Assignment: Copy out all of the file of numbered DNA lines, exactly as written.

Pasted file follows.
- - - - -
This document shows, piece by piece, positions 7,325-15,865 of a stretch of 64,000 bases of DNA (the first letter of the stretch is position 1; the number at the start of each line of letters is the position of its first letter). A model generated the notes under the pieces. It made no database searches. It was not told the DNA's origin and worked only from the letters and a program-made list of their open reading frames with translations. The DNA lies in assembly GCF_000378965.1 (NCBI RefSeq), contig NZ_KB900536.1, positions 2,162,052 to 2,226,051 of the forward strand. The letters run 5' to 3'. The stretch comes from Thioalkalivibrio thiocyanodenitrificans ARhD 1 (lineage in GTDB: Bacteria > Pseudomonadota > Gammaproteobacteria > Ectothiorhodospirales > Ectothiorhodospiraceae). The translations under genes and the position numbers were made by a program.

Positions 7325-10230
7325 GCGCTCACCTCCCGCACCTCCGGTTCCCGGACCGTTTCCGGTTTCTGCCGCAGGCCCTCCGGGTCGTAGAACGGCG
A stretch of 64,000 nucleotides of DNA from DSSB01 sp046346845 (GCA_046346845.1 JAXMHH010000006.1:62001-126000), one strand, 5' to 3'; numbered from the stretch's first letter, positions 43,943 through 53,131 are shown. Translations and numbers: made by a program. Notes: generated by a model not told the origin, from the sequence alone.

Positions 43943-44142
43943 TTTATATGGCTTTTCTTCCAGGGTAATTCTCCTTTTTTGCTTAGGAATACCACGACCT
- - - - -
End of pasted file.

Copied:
This document shows, piece by piece, positions 7,325-15,865 of a stretch of 64,000 bases of DNA (the first letter of the stretch is position 1; the number at the start of each line of letters is the position of its first letter). A model generated the notes under the pieces. It made no database searches. It was not told the DNA's origin and worked only from the letters and a program-made list of their open reading frames with translations. The DNA lies in assembly GCF_000378965.1 (NCBI RefSeq), contig NZ_KB900536.1, positions 2,162,052 to 2,226,051 of the forward strand. The letters run 5' to 3'. The stretch comes from Thioalkalivibrio thiocyanodenitrificans ARhD 1 (lineage in GTDB: Bacteria > Pseudomonadota > Gammaproteobacteria > Ectothiorhodospirales > Ectothiorhodospiraceae). The translations under genes and the position numbers were made by a program.

Positions 7325-10230
7325 GCGCTCACCTCCCGCACCTCCGGTTCCCGGACCGTTTCCGGTTTCTGCCGCAGGCCCTCCGGGTCGTAGAACGGCG
A stretch of 64,000 nucleotides of DNA from DSSB01 sp046346845 (GCA_046346845.1 JAXMHH010000006.1:62001-126000), one strand, 5' to 3'; numbered from the stretch's first letter, positions 43,943 through 53,131 are shown. Translations and numbers: made by a program. Notes: generated by a model not told the origin, from the sequence alone.

Positions 43943-44142
43943 TTTATATGGCTTTTCTTCCAGGGTAATTCTCCTTTTTTGCTTAGGAATACCACGACCT